We sat down with Richard Morgan to discuss his London Street Photography courses at City Academy, what photography means to him and how to find joy in this particular hobby!
Street Photography is the most serious and the most fun thing in the world. And in my London Street Photography courses for City Academy I centre the students’ learning experience around this wonderful paradox. On the one hand, I show why street photography is a serious documentary and artistic practice, concerned with interpreting and representing our world and the times we live in. On the other, I want students to feel the fun of street photography, to understand that on some level it’s just pure play, that it’s walking and looking and thinking for the sake of it, that it allows your carefree curiosity to run wild.
And I think it is exactly because street photography is such serious fun that I became hooked on it as both photographer and photography tutor. It is why I keep heading back to the streets with my camera time and time again. Perhaps it’s to do with satisfying my desire to be both adult and child, to keep hold of and enjoy those two phases of life that constitute the human experience. You see, I want to be an adult and a child for as long as possible, and to nurture and let grow these parts of myself: I want the responsibility of adulthood, its weight, its self-awareness, its ambition. Yet, I also need the inquisitiveness of a child, its lightness, its tendency to forget oneself, its exploratory nature.
So, in my London Street Photography courses for City Academy, to help students take their craft to the next level, I develop their skills both as adults and children. Yes, we study very intentional and self-aware things like composition, framing, capturing the moment, and working with different light, and we take our cameras out to the streets to practice them ourselves. Yet alongside these rather ‘mature’ ways of learning, are more childlike experiences at the heart of the process. How to explore, how to see, how to interact with and photograph strangers are always high on the list of things students want to learn. And what it takes to get better and more confident with these things is not so much learning as unlearning: letting go of the fear of social judgement; forgetting, temporarily, yourself, how you look, what others think; adopting a carefree mindset, the mindset of a child as it explores the world through play.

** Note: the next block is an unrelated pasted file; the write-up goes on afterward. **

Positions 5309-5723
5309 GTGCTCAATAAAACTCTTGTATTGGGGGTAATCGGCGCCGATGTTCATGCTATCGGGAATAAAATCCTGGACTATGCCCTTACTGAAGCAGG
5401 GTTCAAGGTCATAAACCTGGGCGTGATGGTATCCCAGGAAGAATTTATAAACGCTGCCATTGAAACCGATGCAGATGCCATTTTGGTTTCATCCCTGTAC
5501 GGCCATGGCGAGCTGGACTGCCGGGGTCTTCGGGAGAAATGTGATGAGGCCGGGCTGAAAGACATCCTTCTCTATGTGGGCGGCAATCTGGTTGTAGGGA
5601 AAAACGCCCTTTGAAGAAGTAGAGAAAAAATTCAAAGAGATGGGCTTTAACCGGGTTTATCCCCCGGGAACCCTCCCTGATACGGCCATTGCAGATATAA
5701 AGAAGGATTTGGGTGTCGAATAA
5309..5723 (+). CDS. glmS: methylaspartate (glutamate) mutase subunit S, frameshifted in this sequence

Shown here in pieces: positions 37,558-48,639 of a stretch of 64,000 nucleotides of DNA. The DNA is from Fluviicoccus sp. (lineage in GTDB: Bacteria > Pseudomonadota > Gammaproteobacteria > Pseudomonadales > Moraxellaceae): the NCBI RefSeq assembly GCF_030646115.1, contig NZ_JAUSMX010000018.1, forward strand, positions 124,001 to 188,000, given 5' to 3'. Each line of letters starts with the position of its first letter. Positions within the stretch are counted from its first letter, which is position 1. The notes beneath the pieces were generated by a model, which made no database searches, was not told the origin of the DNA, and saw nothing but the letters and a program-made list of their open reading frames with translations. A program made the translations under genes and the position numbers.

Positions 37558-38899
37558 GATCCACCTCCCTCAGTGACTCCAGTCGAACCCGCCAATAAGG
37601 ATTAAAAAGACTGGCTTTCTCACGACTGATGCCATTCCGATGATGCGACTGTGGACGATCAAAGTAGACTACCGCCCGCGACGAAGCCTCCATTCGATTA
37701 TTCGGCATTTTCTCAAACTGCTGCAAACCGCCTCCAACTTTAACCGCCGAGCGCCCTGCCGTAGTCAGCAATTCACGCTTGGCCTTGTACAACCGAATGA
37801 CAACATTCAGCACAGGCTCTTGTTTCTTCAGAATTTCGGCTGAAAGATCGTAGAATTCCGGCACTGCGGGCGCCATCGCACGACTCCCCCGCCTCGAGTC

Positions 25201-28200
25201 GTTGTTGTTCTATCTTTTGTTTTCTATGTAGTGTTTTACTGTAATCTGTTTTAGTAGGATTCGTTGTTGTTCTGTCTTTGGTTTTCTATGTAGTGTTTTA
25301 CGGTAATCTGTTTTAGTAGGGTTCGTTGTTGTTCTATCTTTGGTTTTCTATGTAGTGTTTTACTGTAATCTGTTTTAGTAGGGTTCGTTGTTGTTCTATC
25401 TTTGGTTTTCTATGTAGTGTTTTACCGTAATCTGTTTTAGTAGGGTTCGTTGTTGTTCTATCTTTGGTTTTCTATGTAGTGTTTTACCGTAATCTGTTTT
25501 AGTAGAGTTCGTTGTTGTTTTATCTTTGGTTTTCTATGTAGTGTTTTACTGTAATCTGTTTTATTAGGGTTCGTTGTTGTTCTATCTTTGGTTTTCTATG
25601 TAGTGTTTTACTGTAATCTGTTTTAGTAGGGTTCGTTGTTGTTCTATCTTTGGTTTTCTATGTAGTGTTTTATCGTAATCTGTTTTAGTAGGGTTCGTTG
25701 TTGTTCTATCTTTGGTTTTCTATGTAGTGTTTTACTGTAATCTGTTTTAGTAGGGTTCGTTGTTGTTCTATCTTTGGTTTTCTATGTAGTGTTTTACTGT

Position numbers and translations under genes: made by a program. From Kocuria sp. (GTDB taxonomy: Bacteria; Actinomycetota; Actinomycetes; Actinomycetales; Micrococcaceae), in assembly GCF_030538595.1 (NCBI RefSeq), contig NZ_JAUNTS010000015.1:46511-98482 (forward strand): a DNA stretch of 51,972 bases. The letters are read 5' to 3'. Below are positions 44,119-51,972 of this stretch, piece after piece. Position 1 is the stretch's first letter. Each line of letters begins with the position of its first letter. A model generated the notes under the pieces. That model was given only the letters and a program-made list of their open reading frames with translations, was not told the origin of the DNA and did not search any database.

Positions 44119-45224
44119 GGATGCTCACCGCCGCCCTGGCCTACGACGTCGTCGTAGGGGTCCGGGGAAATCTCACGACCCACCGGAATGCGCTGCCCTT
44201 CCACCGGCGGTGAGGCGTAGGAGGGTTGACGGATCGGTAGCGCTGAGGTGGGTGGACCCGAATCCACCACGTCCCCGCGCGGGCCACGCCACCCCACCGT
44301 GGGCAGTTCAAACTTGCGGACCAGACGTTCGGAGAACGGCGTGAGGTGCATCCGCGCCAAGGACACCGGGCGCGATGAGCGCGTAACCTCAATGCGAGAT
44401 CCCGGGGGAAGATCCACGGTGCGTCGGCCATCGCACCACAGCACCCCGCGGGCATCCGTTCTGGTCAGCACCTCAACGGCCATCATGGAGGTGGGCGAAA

The result is a very dynamic and fluid street photography experience, where students spend time doing both serious technical exercises as well as simply having fun in the city as if it were a playground. For every practice in compositional discipline, there are playful experiments with reflections, contrast, and colour; for every lesson in light exposure settings there are interactions with, and portraits made of strangers; and for every exercise in focusing, there is the curious pursuit of one’s instincts down an alleyway, just in case there’s some wonder of the world just waiting to be admired, photographed, and shared with others.
What I want students to take away is the idea that street photography is so much more than how to use a camera to take pictures in the city. It’s about developing a sensitivity to the world, learning to read scenes and situations as they unfold around you, and how, as adults and children, to be attentive to the poems of life in the public realm that move you. I want students to appreciate how street photography is a powerful artform that can change your life and the lives of people you meet, as well as being a hobby that anyone can take up and practice anywhere, anytime, in any way they want.
Richard Morgan is an award-winning street and social documentary photographer. He has worked on numerous commissioned projects, residencies, and scholarships across Poland, Russia, Italy, China, USA, and the UK. Richard left Poland to work on two major commissions for The Independent, the first documenting everyday life on the streets of Kaliningrad during the 2018 FIFA World Cup in Russia, the second a six-month exploration of the contrasts of modern Britain on the eve of Brexit. Richard’s work has appeared in exhibitions in London, Venice, and Poznan, and published in The Independent, The Guardian, The Telegraph, TimeOut, BBC Russian, and Daily Mail.
For more information on London Street Photography and to book your place on the course, click here.